Angola’s elite looks to clean up in Portugal
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Angola’s elite looks to clean up in Portugal

With Portugal struggling to pay its debts and the economy shrinking, the 
country needs help. Enter Angola – oil rich, with money to burn, and Portugal’s former prized colony. Angolan investment is growing fast – and nowhere more quickly than in the country’s troubled banks. Some Portuguese are up in arms about it. Sudip Roy reports.

ON JUNE 9, hundreds of African government officials, business leaders and financiers will arrive in Lisbon to attend the 46th annual meeting of the African Development Bank. There’s a historical and commercial logic in the Portuguese capital hosting the meeting. The European nation’s connection to Africa goes back to the 15th century when its sailors began exploring the continent’s coasts, eventually annexing territory in both the southwest and southeast.

Yet there’s a big irony, too, brutally demonstrating how the tables have turned for the country that built Europe’s first global empire.

With Portugal’s economy teetering on the brink of collapse, it is pinning its hopes of recovery on its former prized colonies, none more so than Angola. With its plight continuing to worsen, the AfDB meeting might yet degenerate into a cry for help from Portugal to the oil-rich African country that it ruled for four centuries.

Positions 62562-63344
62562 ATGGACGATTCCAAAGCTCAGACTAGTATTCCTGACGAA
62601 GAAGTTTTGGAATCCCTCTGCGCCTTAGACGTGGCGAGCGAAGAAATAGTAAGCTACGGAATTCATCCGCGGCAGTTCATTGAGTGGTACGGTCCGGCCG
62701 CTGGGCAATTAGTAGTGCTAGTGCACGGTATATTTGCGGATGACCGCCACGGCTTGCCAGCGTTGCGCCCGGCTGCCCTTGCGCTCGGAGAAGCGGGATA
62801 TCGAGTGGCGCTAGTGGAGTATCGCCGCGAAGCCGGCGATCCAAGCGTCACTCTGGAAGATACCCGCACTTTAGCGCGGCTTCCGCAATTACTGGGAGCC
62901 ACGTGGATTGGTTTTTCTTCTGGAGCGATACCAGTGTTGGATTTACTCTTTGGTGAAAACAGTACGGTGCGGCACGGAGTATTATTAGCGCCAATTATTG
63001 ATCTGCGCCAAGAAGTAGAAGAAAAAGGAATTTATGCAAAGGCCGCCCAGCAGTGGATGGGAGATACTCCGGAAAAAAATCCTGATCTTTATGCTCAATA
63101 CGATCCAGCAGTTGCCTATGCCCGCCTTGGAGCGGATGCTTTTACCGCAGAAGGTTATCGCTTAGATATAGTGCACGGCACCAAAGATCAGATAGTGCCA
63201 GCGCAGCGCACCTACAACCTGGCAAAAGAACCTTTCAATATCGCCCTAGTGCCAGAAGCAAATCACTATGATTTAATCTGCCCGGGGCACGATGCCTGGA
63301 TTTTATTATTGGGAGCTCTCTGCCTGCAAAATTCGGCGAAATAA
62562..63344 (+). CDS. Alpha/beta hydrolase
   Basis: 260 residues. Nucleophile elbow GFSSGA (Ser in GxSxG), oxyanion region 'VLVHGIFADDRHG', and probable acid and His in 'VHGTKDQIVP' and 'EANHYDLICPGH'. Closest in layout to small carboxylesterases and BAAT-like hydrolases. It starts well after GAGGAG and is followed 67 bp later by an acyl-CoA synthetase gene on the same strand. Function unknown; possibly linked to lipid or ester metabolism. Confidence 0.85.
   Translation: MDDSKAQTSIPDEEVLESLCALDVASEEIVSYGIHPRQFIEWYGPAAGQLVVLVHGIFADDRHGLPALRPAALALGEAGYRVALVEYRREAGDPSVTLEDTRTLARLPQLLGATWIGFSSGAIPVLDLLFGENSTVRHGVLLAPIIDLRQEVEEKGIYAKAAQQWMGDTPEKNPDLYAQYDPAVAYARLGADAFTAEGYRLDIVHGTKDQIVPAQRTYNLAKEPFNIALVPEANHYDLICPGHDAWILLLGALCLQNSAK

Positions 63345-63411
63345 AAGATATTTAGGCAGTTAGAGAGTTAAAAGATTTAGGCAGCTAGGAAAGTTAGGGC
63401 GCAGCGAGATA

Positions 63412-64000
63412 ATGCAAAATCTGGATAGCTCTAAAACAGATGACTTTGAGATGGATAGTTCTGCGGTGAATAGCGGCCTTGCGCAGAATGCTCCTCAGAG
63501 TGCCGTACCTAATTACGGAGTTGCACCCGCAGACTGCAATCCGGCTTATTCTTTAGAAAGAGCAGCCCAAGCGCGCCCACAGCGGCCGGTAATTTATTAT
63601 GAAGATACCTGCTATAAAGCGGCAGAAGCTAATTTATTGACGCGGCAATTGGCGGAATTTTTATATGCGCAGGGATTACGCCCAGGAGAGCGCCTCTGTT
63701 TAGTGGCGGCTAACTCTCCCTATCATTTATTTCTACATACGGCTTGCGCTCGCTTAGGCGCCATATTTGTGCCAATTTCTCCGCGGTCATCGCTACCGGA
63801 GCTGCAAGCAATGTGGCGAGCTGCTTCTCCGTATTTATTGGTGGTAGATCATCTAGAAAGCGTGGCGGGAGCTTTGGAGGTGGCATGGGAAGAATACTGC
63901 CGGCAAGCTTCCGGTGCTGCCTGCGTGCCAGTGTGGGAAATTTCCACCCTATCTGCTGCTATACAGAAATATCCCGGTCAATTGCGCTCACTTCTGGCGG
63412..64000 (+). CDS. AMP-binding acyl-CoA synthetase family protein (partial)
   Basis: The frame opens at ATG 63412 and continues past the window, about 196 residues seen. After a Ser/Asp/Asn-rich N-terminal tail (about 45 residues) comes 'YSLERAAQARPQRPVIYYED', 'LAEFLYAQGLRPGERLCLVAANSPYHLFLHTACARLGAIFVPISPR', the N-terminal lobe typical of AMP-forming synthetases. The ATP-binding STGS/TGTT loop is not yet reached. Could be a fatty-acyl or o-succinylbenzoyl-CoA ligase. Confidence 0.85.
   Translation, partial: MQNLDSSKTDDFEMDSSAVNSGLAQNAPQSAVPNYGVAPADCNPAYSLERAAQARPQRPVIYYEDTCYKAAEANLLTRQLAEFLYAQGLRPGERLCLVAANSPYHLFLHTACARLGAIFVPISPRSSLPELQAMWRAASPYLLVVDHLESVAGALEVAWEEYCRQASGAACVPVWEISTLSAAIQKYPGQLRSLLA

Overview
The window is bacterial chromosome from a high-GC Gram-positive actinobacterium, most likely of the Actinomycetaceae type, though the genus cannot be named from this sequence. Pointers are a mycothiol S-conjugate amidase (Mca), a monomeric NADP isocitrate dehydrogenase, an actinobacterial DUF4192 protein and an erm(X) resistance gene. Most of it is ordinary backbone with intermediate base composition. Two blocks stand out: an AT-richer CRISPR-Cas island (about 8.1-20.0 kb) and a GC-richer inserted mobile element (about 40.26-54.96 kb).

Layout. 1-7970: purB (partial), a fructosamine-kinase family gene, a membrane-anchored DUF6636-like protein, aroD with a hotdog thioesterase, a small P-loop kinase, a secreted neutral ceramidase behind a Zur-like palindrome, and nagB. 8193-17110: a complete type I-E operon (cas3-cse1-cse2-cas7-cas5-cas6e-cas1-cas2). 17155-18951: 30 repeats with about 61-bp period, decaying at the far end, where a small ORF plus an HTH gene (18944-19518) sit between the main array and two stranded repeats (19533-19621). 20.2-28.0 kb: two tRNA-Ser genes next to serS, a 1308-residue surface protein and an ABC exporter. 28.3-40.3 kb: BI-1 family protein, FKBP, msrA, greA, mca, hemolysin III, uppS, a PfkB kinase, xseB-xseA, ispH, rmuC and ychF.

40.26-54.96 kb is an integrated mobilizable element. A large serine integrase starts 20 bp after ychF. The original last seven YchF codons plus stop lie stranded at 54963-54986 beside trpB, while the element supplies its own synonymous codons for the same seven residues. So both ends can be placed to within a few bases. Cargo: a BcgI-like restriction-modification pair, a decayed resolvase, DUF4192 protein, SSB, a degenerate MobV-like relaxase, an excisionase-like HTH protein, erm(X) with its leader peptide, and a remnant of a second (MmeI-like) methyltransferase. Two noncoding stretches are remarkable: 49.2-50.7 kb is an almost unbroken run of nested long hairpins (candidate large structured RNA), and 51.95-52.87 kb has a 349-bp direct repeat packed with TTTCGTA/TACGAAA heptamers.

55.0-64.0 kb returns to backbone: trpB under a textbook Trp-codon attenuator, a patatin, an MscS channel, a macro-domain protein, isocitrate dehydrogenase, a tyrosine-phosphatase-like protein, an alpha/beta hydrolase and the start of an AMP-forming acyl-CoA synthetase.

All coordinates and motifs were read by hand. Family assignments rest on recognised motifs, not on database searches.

Angola is a key market for Portuguese exporters as well as an important destination for its businesses as they seek to become more international. These include the country’s leading banks, such as Millennium BCP, Banco Espírito Santo (BES), Banco BPI and state-owned Caixa Geral de Depósitos (CGD), all of which have successful Angolan subsidiaries.

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